Salt Lake City, Utah
June 20, 2004
June 20, 2004
June 23, 2004
9.1196.1 - 9.1196.9
Session Number: 3532
Teaching Software Engineering Bottom Up
R. E. K. Stirewalt
Software Engineering and Network Systems Laboratory Department of Computer Science and Engineering Michigan State University East Lansing, Michigan 48840 e-mail: email@example.com
A typical CS curriculum contains a course on software engineering, which introduces principles and heuristic methods for designing large software systems subject to desirable properties, such as maintainability and extensibility. The nature of this body of knowledge suggests that the best method for teaching it is to use the elaboration theory of instruction. Applying this theory to software engineering requires a complete inversion in the traditional coverage of topics. We developed a new course, CSE 370, which incorporates this "bottom up" coverage. Using this method, we are able to instill a higher level of cognitive ability in software-engineering methods than we were able to achieve using the old method.
Figure 1. Traditional (waterfall) model of software development.
A typical computer science curriculum contains a junior-level course on software engineering, which develops principles and heuristic methods for designing large software systems. At many universities, this course is organized around an idealized model of the software lifecycle1, which comprises a linear sequence of discrete phases (Figure 1). This paper argues that such an organization is pedagogically flawed if the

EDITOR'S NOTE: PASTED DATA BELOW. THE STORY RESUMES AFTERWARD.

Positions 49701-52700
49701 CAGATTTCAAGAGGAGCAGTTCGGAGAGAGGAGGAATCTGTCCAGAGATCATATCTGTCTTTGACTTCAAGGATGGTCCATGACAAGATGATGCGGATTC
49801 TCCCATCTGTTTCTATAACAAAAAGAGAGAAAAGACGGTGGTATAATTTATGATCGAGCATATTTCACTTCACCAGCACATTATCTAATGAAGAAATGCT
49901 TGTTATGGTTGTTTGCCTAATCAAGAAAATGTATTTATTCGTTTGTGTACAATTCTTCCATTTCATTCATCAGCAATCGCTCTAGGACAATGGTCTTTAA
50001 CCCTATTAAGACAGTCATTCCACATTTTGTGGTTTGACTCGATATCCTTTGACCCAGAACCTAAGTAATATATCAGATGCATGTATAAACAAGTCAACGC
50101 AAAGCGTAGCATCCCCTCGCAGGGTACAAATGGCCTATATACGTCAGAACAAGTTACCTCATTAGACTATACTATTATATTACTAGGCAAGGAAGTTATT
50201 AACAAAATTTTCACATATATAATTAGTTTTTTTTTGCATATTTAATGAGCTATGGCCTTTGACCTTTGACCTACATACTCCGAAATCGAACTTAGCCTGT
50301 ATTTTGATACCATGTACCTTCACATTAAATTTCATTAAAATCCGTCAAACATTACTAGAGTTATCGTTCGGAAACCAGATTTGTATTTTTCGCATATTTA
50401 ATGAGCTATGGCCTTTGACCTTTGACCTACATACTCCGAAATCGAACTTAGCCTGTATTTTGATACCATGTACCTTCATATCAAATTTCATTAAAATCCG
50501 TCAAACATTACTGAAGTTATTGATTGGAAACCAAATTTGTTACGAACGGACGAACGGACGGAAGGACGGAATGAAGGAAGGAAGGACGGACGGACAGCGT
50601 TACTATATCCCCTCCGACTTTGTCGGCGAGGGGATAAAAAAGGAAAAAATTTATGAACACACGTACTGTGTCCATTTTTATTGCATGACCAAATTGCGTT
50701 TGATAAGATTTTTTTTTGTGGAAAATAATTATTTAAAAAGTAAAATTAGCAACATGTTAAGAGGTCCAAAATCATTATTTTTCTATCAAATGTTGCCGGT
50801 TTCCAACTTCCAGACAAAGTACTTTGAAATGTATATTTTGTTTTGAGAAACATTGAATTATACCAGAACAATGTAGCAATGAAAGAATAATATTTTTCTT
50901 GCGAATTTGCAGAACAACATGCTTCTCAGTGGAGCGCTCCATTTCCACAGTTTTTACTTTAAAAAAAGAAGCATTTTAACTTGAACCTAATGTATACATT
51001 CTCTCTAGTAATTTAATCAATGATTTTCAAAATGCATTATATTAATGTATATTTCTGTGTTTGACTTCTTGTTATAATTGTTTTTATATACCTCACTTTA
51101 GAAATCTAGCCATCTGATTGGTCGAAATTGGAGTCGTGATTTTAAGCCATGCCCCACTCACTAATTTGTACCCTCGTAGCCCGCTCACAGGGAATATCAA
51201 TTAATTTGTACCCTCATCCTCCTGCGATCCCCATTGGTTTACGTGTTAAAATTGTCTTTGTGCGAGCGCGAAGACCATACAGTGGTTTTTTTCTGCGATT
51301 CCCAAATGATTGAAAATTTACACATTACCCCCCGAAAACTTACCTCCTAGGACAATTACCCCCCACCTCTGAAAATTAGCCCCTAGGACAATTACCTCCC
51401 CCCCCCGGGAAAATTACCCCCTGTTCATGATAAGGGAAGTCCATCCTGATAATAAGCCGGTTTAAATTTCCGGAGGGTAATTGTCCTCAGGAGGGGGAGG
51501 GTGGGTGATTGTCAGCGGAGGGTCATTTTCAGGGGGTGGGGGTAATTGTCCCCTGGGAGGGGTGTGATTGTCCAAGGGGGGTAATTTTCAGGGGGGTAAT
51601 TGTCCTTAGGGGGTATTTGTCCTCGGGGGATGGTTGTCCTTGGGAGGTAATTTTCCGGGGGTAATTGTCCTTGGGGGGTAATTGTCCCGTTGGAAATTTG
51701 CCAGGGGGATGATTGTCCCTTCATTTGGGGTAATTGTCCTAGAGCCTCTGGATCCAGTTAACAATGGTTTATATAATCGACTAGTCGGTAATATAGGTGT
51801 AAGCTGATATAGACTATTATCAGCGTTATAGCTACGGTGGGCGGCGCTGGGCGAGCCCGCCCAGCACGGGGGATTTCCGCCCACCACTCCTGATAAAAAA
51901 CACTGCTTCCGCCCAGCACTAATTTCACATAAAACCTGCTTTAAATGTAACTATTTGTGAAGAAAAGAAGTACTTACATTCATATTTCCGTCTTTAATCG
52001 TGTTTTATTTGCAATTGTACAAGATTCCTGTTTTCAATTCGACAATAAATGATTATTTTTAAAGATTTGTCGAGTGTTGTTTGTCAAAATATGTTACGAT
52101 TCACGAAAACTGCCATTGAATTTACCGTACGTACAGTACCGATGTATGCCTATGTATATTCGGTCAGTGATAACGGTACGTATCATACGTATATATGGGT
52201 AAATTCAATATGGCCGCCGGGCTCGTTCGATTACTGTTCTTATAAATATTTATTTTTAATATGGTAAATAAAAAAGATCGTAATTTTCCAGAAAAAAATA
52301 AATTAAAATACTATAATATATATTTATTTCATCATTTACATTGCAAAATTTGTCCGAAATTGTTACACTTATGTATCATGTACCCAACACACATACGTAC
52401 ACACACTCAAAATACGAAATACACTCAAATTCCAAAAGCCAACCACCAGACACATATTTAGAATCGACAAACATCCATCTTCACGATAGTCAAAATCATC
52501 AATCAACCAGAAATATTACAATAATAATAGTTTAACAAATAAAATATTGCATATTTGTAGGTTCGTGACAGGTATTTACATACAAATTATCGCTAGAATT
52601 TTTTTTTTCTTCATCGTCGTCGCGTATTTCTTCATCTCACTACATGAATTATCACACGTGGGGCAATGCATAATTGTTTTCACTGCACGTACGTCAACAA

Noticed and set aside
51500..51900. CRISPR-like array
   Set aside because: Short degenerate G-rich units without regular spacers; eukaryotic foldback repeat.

Proceedings of the 2004 American Society for Engineering Education Annual Conference & Exposition Copyright © 2004, American Society for Engineering Education
Stirewalt, R. (2004, June), Teaching Software Engineering Bottom Up Paper presented at 2004 Annual Conference, Salt Lake City, Utah. https://peer.asee.org/13199
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